Tim Allen’s “Last Man Standing” was exactly what critics promised: a joke for joke, set design for set design, trope for trope revisit of the early ‘90s.
But while ABC's offering is reminiscent in oh-so-many ways of Allen’s former show, “Home Improvement,” it isn’t nearly as funny. There are laughs, but when you chuckle you’ll wonder how you could be so easy.
Allen plays Mike Baxter, a manly man who travels often for his job at an outdoor sporting goods store. He's also beyond cranky about the lack of real men in today’s world.
New NBC comedy “Free Agents” is the second new fall series to get canceled, reports Entertainment Weekly. (NBC's "The Playboy Club" went first.)
The show’s star Hank Azaria confirmed the sad news today via Twitter:
“Thanks to NBC for giving us a shot, thanks to all who watched Free Agents, and thanks to all who worked on the show- we had so much fun!!”
With CBS' new comedy, "How to Be a Gentleman," you have a cast best known for appearing in series like "It's Always Sunny in Philadelphia," "Entourage," "24," "Flight of the Conchords," "NewsRadio" and "Kids in the Hall."
So it can't miss right?
Sadly, Thursday night's series premiere was the biggest letdown of the fall season so far, and a waste of what on the surface appeared to be the perfect companion to "The Big Bang Theory."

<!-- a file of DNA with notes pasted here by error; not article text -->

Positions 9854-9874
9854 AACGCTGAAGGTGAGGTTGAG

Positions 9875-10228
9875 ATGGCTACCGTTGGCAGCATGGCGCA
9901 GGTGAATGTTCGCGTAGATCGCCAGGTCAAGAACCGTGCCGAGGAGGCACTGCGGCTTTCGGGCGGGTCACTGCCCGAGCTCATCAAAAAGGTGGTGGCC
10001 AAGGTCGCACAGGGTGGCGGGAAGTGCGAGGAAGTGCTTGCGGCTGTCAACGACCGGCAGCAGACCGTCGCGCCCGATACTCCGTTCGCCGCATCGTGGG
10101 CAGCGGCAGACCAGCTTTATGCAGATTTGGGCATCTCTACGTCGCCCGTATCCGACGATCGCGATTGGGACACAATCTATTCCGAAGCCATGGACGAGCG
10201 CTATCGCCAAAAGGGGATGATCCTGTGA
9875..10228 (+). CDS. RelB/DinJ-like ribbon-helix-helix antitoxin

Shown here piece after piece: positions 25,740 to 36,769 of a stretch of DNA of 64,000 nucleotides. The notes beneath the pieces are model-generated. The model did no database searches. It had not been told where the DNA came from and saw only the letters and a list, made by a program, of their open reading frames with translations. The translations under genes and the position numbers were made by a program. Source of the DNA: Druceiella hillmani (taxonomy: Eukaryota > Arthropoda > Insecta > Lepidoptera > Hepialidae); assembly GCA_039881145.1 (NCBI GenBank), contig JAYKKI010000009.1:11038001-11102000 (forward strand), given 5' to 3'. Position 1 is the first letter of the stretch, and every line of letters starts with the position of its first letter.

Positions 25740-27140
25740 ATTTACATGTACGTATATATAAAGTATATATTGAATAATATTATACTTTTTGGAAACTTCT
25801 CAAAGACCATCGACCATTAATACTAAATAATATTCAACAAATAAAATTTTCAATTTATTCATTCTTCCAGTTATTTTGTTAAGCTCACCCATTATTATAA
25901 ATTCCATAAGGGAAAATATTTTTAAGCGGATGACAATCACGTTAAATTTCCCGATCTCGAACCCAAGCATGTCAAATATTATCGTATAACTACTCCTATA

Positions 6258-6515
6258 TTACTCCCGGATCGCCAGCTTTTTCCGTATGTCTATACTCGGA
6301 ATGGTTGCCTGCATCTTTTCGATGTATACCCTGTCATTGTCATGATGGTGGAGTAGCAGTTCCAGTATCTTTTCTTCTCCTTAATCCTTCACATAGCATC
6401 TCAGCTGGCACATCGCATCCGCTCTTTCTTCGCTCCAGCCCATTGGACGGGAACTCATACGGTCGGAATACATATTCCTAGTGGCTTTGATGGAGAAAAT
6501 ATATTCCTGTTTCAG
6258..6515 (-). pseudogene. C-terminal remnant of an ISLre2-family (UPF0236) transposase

If “Mean Girls” and “Easy A” had a network TV baby, it’d probably look something like “Suburgatory.”
ABC’s new comedy follows Manhattanite Tessa and her single dad George as they relocate from their city digs to the 'burbs after George finds an unopened box of condoms in his daughter's room. Tessa, whose own mom left as soon as the umbilical cord was cut, finds the surgically enhanced, Lady Gaga concert attending, mall trolling moms the most foreign.
Cue the oft-played joke of a pink sweater-and-pearls soccer mom rapping along to a song about being a gangsta. You’ve seen it before, but the deadpan delivery is what sells it in “Suburgatory.”
The new CW dramedy “Hart of Dixie” uses a formula that has succeeded previously on screens both big (“Doc Hollywood”) and small (“Northern Exposure”): A big city doctor who's fish-out-of-water in a quaint small town.
In the new show, Rachel Bilson plays Zoe Hart, a young doctor whose dreams of being a cardiothoracic surgeon are derailed by her emotionless approach to medicine, forcing her to head south to Bluebell, Alabama for a year as a general practitioner.
(Before we go any further, know that we’re going to mention one big spoiler. So if you haven’t watched yet and plan to, stop reading now.)
It's been a very long journey for "Terra Nova," first announced by Fox in May of 2010, and then delayed a few times. It finally had its premiere Monday night with an episode that reportedly cost $10 to 20 million (later episodes are estimated to be closer to $4 million).
So, after all the hype, how was it? For starters, that money is definitely there on the screen. Terra Nova, the place itself, is breathtaking. In its own way, the dystopian future we see at the beginning of the show is as well. There's no doubt "Terra Nova" should be up for Emmys next year for visual effects and art direction. [The discussion on "Terra Nova" is continuing over on CNN's Geek Out blog.]
To my surprise, I found that I really cared for the Shannon family, who journey back 85 million years in time as part of a lucky group of settlers who get to "start over" and build a new society, since earth is on its last legs.
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